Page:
Retailer Corner: Slowing Down to Go Faster

By Tom Jennings, WFCA, VP Member Services

WFCA

While casually watching a car race recently, I heard three-time NASCAR champion Daryl Waltrip make the statement that “sometimes you have to slow down in order to go faster.” He was referencing the fact that if you carry too much speed into a turn, you risk losing momentum going into the next straightaway. This results in going at a frantic pace, then slamming on the brakes to turn, then going like crazy again to regain the fast pace. A tired car and race driver are seldom a winning combination. To maintain the greatest overall performance, you need to drive the entire track as fast as possible while remaining under control.

What does this have to do with the flooring business you ask? I feel in running a successful operation, the goal is also to accomplish the entire sales-to-service aspects of a flooring purchase under control. Just as there are four turns on an oval race track, there are four critical areas of a completed flooring sale and installation when it is critical to slow down so that you can go faster.

Turn one: sales to jobsite assessment. Whether the salesperson measures their own jobs, or assigns this task to others, it’s critical that when at the jobsite you know exactly what you are being asked to do. Never confuse a measurement with a site assessment. Measuring is simply doing the math to arrive at the quantities required. This is a component of the complete task. You must be able to evaluate and tailor the desired product’s finished application depending on a variety of existing conditions at the home or office. Faulty or missing information may cause the job to be estimated incorrectly, causing delays (slamming on the brakes).

Turn two: jobsite assessment to ordering. When the job has been correctly assessed and sold, there is a great chance that materials will be ordered correctly and the job will proceed as planned. When the required items and quantities are ordered inaccurately, the job will again stall causing you to lose momentum going into the next turn.

Turn three: ordering to installation. Regardless of the capabilities of your installer, they can only be as good as the information and materials that you provide. When these items are complete and correct, no momentum will be lost. If not, you will again be slamming on the brakes heading into the homestretch.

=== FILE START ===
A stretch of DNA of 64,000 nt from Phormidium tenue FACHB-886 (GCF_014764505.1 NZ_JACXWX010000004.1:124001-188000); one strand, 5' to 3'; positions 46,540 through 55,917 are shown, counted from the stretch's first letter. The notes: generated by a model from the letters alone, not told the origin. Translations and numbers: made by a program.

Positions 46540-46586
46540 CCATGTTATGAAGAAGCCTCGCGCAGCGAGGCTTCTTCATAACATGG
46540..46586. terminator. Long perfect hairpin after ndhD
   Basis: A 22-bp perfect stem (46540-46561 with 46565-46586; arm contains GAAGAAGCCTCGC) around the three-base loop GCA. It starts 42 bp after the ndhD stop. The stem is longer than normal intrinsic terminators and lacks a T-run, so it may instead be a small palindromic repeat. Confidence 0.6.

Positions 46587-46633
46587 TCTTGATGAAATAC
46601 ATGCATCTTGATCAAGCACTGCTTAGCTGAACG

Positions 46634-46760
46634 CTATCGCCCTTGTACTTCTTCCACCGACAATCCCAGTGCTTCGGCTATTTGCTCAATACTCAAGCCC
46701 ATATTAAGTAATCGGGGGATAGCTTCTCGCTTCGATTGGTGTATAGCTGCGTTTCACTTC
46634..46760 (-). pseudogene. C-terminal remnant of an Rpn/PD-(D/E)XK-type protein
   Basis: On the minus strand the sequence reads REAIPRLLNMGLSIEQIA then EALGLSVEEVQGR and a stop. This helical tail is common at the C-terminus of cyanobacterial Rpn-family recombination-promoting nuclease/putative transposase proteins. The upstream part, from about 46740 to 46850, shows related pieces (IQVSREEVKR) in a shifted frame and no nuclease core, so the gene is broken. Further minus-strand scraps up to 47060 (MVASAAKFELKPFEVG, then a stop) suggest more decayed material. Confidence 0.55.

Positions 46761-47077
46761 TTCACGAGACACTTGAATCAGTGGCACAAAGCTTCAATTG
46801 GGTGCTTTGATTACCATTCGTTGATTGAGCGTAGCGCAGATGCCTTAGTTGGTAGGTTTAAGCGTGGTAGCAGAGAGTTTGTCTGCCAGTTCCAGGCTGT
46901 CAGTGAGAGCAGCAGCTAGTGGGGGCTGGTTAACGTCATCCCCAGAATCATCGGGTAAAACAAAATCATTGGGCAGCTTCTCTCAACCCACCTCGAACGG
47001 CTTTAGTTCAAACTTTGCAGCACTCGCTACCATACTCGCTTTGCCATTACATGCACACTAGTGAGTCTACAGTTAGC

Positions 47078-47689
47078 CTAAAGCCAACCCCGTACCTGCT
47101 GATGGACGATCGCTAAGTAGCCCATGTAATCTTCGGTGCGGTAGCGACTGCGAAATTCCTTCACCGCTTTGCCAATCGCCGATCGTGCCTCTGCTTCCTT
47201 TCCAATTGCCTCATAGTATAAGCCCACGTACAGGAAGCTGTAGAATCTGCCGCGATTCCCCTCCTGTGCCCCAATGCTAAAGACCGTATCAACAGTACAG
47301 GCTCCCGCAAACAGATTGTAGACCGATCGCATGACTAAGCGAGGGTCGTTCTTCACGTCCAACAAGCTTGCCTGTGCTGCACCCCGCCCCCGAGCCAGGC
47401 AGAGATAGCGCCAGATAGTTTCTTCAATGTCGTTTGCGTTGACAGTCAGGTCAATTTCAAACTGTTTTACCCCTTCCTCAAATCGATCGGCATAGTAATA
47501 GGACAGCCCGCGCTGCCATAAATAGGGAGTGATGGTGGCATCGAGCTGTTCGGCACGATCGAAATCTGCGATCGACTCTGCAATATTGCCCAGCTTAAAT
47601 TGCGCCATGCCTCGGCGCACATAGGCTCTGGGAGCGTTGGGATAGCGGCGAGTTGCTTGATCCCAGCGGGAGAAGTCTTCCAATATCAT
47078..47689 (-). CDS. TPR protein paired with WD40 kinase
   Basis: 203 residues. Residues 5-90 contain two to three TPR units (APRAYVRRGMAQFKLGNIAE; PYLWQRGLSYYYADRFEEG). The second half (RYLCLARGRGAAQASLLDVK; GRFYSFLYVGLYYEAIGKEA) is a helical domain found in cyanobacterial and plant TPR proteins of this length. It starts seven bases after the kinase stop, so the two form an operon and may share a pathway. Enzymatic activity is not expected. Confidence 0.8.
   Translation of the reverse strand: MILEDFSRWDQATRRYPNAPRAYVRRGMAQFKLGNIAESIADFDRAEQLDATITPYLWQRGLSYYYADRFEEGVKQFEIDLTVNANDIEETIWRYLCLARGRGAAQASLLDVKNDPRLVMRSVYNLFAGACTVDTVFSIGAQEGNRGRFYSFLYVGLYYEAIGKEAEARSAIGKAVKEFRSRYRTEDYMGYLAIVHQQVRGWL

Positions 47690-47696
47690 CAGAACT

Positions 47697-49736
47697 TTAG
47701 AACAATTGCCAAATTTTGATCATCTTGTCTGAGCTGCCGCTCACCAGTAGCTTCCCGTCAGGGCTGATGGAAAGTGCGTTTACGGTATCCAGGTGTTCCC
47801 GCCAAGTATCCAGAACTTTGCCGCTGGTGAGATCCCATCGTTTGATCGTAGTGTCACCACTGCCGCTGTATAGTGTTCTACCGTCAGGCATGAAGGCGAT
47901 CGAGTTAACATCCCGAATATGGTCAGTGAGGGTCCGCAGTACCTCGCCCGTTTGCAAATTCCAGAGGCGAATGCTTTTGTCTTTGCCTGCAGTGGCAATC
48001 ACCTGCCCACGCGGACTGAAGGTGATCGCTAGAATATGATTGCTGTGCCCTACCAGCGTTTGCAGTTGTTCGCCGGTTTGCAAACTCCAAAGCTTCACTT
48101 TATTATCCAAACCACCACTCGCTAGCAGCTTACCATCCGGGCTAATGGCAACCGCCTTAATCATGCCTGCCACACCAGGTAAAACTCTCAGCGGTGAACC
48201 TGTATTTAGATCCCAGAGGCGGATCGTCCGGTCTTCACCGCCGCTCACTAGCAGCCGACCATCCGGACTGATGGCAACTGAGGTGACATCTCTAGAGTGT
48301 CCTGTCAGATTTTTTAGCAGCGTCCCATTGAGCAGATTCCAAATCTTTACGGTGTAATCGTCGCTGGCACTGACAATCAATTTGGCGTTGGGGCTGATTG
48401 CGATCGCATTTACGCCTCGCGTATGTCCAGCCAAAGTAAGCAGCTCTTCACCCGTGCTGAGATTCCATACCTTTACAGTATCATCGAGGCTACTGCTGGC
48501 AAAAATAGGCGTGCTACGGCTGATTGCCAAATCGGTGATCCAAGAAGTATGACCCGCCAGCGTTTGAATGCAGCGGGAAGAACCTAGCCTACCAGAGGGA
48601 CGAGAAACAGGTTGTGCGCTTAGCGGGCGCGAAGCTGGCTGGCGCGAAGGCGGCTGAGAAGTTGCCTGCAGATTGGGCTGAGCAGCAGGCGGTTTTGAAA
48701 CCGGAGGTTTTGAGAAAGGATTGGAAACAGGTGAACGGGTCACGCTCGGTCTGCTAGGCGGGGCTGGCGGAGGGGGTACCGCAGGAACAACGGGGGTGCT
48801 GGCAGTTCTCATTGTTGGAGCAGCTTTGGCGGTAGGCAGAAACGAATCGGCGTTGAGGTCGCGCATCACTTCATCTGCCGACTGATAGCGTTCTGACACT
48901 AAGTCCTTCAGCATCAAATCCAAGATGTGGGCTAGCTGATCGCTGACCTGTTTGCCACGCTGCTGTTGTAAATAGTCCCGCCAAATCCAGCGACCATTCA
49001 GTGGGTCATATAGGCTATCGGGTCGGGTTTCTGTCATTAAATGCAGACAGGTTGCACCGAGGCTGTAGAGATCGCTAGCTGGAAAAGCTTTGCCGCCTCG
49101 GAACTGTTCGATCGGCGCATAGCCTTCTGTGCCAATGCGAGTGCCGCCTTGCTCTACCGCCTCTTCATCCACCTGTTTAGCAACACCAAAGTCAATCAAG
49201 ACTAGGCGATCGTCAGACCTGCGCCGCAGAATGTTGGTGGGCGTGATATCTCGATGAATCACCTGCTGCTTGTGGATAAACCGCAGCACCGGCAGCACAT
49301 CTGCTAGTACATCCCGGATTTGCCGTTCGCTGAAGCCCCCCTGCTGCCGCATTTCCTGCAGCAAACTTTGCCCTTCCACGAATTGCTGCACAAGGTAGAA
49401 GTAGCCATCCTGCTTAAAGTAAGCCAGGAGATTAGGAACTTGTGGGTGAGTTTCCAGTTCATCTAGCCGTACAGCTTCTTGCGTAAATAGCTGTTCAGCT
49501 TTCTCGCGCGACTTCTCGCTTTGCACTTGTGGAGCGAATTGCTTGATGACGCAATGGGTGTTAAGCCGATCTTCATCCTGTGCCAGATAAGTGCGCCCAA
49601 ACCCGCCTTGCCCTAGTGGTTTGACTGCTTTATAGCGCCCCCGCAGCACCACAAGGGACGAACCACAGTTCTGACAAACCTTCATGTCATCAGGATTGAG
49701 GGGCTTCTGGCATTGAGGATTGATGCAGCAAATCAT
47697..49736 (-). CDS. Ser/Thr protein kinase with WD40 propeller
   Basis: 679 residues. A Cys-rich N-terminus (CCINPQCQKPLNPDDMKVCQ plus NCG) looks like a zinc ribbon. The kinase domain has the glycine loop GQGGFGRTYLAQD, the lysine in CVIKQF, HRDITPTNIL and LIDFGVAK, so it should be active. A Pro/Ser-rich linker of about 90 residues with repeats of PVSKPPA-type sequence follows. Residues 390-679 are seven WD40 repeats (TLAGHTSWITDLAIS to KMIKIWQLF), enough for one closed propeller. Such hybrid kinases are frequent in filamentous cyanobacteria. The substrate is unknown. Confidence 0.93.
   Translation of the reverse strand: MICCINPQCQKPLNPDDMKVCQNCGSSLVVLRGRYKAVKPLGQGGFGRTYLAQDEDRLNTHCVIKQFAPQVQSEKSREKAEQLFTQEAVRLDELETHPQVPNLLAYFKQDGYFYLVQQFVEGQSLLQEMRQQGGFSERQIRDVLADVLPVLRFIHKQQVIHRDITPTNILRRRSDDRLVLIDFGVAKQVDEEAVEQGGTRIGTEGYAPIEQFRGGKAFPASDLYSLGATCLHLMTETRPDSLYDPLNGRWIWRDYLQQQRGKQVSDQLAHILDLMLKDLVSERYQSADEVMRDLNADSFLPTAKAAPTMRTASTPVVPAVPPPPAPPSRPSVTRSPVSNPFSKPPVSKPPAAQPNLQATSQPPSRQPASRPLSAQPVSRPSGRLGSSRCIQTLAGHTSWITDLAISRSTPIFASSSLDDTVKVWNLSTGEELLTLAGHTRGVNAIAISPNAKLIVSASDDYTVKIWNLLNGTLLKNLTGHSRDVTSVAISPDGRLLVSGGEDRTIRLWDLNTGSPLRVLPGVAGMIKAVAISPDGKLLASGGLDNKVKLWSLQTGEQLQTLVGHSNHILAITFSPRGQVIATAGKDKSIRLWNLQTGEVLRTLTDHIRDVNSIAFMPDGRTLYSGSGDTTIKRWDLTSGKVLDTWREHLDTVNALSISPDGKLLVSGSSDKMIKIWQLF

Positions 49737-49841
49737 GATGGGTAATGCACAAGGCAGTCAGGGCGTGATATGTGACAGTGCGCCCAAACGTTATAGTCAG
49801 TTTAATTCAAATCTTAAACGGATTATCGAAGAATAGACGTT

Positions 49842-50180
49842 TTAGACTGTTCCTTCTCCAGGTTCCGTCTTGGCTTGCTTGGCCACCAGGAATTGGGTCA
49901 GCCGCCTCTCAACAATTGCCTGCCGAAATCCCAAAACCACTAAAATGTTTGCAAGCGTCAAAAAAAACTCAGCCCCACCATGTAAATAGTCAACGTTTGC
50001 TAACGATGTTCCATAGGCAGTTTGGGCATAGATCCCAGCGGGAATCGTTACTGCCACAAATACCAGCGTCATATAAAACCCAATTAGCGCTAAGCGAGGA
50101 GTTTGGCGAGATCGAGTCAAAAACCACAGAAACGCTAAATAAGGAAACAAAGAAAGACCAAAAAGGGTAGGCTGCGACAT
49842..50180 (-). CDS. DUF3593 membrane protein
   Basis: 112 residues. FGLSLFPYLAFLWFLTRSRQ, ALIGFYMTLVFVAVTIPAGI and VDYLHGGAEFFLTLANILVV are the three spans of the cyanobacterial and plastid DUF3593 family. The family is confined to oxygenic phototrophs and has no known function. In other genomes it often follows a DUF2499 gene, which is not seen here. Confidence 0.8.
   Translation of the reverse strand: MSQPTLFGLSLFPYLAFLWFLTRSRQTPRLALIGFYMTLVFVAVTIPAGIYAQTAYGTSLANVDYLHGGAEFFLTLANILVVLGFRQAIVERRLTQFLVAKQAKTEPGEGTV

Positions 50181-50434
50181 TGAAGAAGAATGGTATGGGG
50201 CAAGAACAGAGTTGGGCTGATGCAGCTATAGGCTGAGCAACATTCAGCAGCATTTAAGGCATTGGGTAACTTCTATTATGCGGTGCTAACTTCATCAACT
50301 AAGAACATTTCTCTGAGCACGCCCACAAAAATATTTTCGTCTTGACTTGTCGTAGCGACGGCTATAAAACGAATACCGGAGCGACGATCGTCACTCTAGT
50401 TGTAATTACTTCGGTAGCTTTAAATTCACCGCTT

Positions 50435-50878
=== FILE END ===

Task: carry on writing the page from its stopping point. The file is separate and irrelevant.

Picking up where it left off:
Turn four: installation to sales. This is the turn where the racer often gets in too great of a hurry and hits the wall. They can see the finish line and can lose their focus. The same thing can happen in retail, as well. We all recognize that our best customers are cultivated through repeat and referral business. Unfortunately, this is the area where communication is most lacking at many companies. Was the job completed satisfactorily? Was it finished on time? Did anything occur during the installation that the in-store staff should know about? Were any promises made by the installer that the store should be aware of?

These are among the answers that every salesperson needs to know before contacting the customer for a post-installation follow up. Without it, there is a likelihood they will procrastinate making contact, losing the opportunity to build on a good relationship. It is critical that the installer report back to the appropriate person at the end of each job. Only then can the salesperson, and the business as a whole, maintain full momentum across the finish line to successfully complete this lap (individual sale) and proceed with speed into the next one.

When you are completing each turn during the sale, make sure that you slow down and get it right the first time to keep the momentum going forward. Just as in racing, good flooring teams know that to win the race you need to spend as little time as possible in the pits.

About The Author

Related posts

Leave a Reply

Your email address will not be published. Required fields are marked *

Custom 280×280